Agricultural and Forestry Science

New Study Finds Evidence That Bse Cases Were Missed

Researchers from Imperial College London have published new results that suggest that over half of BSE cases went unrecognised or unreported during the epidemic in Great Britain. The new figures, to be published in a forthcoming Proceedings B, a learned journal published by the Royal Society, estimate that the total number of cattle infected during the epidemic was over two million.However the paper highlights the need for additional research to reduce the uncertainties in some key biological factors

Pesticide resistance warning after gene discovery

Scientists have raised concerns following the discovery of a single gene that gives vinegar flies resistance to a wide range of pesticides, including the banned DDT.

Scientists are worried as this single mutation unexpectedly provides the fly (Drosophila melanogaster) with resistance to a range of commonly available, but chemically unrelated, pesticides. Significant also, is this species is rarely targeted with pesticides and many of the chemicals it is resistant to, it has never been expo

Researchers eavesdrop on the internal communication system plants use to warn they are under attack

An international team of scientists have today reported the discovery of a protein, called DIR1, that is a key step in the pathways that enable plants to protect themselves against disease. DIR1 is involved in the transmission of a warning signal from plant cells infected by disease. The signal alerts cells, in areas remote from the infected site, that the plant is under attack and switches on defence mechanisms that prevent the disease establishing further infection sites. The report, from scientis

University of Toronto professor finds key protein in fight against plant disease

A University of Toronto botanist has identified a protein that ultimately could provide chemical-free ways to protect crops from disease.

“Finding this protein, called DIR1, could help make it possible to genetically engineer crops that resist disease-causing organisms,” says Robin Cameron, a professor of botany at U of T and the senior investigator of the study, which appears in the Sept. 26 issue of Nature. “In the long run, having a better understanding of the whole process of disease re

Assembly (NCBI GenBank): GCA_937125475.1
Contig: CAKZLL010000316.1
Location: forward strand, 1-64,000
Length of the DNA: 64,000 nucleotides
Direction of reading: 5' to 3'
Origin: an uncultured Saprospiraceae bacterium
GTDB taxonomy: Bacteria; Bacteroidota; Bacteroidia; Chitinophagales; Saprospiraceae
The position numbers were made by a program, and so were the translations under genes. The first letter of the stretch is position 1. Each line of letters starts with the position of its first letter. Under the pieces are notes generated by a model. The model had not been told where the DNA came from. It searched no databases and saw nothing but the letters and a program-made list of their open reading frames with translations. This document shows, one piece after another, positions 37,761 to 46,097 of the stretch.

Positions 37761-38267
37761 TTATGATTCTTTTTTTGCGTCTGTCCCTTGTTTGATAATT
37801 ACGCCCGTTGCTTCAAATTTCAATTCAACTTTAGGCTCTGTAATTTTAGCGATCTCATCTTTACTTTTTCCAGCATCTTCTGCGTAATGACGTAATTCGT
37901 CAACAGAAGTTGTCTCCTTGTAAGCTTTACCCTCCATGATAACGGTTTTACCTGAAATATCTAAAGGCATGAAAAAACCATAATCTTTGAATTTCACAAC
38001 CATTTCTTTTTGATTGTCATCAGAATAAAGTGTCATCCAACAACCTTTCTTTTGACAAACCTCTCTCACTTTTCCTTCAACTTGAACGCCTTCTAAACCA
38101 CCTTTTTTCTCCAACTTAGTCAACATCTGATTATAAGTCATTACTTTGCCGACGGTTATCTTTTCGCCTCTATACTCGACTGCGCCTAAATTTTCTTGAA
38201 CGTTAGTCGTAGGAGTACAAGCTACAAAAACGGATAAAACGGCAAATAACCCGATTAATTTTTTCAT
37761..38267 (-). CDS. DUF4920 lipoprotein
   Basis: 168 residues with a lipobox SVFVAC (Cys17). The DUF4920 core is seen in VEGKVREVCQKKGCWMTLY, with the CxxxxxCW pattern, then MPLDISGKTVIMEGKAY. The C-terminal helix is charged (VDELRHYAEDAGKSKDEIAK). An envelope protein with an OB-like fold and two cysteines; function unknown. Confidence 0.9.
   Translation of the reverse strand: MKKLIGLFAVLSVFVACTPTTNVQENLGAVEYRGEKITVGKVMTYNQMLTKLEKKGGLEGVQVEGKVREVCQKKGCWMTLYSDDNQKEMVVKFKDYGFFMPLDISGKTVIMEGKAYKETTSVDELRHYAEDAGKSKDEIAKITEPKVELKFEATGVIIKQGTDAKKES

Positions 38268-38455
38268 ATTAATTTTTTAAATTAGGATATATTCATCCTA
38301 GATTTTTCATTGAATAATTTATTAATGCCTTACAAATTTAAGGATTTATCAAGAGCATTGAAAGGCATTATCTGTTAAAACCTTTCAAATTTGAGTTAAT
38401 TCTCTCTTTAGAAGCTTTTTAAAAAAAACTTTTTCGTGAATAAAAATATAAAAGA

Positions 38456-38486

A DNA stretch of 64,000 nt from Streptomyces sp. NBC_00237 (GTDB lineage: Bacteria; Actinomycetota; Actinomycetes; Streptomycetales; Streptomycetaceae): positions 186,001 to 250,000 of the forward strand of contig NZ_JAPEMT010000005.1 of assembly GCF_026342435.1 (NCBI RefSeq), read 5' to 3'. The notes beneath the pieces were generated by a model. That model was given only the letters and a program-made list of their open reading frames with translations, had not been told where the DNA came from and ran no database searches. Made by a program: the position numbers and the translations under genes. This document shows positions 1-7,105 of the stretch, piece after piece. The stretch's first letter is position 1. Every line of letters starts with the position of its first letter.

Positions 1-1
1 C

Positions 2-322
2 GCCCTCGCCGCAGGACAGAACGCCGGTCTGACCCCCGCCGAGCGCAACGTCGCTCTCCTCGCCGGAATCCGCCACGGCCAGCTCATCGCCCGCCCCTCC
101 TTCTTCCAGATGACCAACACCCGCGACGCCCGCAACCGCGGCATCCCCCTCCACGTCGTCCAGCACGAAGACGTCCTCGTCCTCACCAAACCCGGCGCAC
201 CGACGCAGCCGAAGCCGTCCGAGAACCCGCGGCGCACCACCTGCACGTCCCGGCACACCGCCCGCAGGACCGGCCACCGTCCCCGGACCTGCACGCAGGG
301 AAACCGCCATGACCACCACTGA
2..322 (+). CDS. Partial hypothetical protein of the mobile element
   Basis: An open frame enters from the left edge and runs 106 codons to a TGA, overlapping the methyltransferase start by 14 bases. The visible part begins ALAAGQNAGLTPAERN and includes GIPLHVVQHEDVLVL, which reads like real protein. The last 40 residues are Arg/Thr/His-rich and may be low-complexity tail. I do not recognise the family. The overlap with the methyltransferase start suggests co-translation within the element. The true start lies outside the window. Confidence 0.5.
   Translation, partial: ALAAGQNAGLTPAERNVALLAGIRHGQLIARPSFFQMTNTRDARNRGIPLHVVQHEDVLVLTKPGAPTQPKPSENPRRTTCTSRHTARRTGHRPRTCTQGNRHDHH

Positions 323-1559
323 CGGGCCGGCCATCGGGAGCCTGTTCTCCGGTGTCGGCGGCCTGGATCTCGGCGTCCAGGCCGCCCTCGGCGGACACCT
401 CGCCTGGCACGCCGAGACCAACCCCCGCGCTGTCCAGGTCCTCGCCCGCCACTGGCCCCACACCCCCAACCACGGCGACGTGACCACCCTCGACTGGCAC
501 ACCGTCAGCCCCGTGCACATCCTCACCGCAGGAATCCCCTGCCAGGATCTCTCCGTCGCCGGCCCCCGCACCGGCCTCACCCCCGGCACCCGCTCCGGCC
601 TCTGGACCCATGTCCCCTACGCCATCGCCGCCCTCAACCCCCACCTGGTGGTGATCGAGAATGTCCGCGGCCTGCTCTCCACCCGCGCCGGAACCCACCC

Will global warming improve crop production?

Winter temperatures are on the rise and scientists note this change will actually increase a plant’s exposure to freezing temperatures

Scientists from Agriculture and Agri-Food Canada predict crops will be at a greater risk of winter damage in the future even though the climate will be warmer. Perennial forage crops are grown on more than 40% of the cultivated land in Eastern Canada and other regions of North America, where they constitute the backbone of the livestock industry. The

“Black clocks” call time on invasive flatworm

Entomologists in Belfast may finally have found a way of limiting the spread of the New Zealand flatworm, which invaded the British Isles in the 1960s. Speaking at the Royal Entomological Society’s national meeting Entomology 2002, which will take place at Cardiff University on 12–13 September 2002, Dr Archie Murchie of the Department of Agriculture and Rural Development (Northern Ireland) will announce that certain British beetles could help repel the invader by preying on it. Finding a natural pred

Page
1 435 436 437 438 439 443